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Indonesia finance minister resigns for World Bank post

Indonesian Finance Minister Sri Mulyani Indrawati in Jakarta DC (3 May 2010)
Ms Indrawati's departure is likely to trouble foreign investors

Indonesia's Finance Minister Sri Mulyani Indrawati has been appointed managing director of the World Bank.

Accepting her resignation, President Susilo Bambang Yudhoyono praised her success in reforming the economy and said he would "truly miss" her.

Ms Indrawati has largely been credited with steering South East Asia's largest economy through the financial crisis.

But she is at the centre of a criminal investigation into a 2008 bank bailout, over which she denies any wrongdoing.

Analysts say her resignation will be a blow to Indonesia's efforts to tackle corruption and reform the economy.

Ms Indrawati's appointment was announced in a statement on the World Bank website.

The bank's President Robert Zoellick said she had been "an outstanding finance minister" in Indonesia and would bring to the bank her knowledge of working in a country "that still faces significant challenges of poverty".

Mr Zoellick also praised Ms Indrawati's "success in combating corruption and strengthening good governance".

Investor concern

Ms Indrawati will be second-in-command at one of the most influential financial institutions in the world once she takes up her new post on 1 June.

She will be in charge of three main regions - Latin America and the Caribbean, the Middle East and North Africa and East Africa and the Pacific.

In a statement accepting her resignation, Mr Yudhoyono praised Ms Indrawati - a noted economic reformer - for her achievements during her five years in office, calling her "one of our best ministers".

Protesters and police outside parliament in Jakarta, Indonesia (2 March 2010)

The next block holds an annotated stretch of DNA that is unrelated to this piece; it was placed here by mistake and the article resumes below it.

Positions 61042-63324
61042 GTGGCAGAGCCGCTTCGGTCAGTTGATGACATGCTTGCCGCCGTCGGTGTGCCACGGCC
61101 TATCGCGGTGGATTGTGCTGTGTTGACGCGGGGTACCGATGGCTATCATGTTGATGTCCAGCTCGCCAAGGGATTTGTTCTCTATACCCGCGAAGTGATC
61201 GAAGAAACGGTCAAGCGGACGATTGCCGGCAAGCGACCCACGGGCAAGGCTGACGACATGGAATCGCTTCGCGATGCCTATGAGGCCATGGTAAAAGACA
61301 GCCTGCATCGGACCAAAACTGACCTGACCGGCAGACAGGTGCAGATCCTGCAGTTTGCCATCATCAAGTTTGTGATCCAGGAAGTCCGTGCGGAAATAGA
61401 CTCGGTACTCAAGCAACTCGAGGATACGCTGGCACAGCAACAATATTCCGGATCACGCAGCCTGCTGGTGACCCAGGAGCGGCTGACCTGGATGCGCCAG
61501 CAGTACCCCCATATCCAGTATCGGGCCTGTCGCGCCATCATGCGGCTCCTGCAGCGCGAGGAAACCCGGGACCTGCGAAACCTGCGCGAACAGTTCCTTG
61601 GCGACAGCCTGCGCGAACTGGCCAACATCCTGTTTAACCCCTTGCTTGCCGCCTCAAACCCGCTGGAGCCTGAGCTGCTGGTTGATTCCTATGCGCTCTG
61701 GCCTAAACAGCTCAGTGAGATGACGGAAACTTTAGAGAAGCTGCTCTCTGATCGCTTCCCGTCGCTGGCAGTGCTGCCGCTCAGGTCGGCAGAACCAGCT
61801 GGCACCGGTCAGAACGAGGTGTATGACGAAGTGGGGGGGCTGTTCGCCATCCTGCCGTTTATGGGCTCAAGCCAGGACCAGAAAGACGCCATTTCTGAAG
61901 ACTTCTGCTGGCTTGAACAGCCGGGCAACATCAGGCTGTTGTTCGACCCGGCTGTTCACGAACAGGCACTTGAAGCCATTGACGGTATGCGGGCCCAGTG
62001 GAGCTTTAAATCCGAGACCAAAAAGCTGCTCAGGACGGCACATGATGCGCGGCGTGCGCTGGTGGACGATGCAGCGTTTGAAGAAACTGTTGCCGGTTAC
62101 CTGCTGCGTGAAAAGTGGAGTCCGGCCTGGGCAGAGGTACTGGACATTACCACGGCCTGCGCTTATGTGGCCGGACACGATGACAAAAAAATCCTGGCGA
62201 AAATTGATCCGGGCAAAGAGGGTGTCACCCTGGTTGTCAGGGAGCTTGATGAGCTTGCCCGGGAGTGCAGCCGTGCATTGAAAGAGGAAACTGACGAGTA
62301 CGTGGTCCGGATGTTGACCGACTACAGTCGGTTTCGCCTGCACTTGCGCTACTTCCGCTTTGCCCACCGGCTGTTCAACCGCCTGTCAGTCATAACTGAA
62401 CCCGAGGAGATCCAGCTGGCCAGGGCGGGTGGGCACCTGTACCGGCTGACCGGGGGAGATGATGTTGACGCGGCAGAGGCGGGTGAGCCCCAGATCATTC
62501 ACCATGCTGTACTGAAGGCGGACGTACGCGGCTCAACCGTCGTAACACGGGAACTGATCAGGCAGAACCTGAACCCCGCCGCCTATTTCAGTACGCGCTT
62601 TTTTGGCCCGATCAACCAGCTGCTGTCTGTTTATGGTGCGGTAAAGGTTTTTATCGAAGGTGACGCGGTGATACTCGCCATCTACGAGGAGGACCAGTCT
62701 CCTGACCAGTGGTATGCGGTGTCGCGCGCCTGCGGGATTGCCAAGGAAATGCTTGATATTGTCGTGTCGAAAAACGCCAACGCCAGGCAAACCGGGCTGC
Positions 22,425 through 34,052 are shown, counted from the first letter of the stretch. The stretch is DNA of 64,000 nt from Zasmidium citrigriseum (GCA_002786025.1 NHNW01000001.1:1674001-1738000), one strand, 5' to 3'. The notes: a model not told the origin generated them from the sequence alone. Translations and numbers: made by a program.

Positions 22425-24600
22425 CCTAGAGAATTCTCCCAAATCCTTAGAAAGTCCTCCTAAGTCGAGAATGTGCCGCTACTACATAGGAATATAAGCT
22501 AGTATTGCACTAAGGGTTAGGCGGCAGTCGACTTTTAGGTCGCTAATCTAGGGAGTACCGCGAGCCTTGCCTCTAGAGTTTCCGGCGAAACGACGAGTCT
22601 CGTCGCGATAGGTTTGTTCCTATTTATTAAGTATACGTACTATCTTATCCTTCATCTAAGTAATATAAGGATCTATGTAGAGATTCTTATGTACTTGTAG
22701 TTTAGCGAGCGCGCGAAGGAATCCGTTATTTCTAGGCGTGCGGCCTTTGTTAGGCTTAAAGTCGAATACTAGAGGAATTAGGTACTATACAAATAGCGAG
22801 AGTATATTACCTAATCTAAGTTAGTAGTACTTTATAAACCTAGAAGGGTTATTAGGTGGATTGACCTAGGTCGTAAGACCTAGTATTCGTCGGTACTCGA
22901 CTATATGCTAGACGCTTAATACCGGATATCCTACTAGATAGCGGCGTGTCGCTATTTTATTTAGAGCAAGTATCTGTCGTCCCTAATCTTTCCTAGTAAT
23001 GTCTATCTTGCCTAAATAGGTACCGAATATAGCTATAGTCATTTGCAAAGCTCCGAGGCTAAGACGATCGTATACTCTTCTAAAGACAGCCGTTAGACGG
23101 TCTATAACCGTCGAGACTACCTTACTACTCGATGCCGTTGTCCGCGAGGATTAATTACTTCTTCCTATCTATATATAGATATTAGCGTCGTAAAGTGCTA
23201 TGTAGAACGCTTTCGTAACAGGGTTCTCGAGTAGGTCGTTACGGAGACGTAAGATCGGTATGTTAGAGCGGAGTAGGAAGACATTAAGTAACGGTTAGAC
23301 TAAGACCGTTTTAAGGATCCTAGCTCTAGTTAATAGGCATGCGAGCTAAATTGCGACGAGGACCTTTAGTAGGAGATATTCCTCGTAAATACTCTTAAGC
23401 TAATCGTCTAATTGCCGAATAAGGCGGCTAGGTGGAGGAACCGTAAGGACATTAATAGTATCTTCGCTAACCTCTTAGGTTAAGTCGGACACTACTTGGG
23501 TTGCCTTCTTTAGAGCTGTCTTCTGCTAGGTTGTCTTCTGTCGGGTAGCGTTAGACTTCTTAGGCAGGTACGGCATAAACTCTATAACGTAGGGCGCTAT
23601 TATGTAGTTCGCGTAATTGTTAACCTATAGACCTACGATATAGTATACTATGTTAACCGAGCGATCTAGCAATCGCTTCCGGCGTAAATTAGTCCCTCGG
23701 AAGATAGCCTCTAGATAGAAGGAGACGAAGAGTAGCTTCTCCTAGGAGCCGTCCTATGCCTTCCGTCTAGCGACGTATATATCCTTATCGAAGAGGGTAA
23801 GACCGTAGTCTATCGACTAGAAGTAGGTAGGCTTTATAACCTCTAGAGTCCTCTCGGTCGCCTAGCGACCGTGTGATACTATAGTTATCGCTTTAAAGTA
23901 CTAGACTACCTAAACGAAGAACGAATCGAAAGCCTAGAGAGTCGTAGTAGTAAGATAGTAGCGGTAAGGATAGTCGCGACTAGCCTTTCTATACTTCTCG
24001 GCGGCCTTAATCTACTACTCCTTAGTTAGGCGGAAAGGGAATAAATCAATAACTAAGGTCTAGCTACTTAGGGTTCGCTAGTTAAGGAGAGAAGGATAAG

Protesters had called for Ms Indrawati and the vice-president to resign

"The finance minister has worked hard to develop the right fiscal policy, and to reform our finance and tax departments," he said.

"When the global crisis affected Indonesia, the finance minister worked hard to save our economy from its dire impact."

Ms Indrawati said it was "a great honour" for her and for Indonesia to "have this opportunity to contribute to the very important mission of the Bank in changing the world".

She will remain in office for another week - her replacement has not yet been announced.

The announcement comes as investigations continue into the controversial $700m (£460m) Bank Century bailout in 2008.

Parliamentarians allege that she and Vice-President Boediono were guilty of mishandling funds after some of the bank's wealthy clients later donated money to the president's election campaign.

Both ministers have consistently maintained their innocence - with Ms Indrawati saying her actions helped to save Indonesia's banking sector from collapsing.

The BBC's Karishma Vaswani says Ms Indrawati is well liked and trusted by the international investment community, so her resignation is likely to disappoint investors.

It is likely they will want to see a credible and reliable replacement filling her shoes in order for them to continue investing in the country, says our correspondent.



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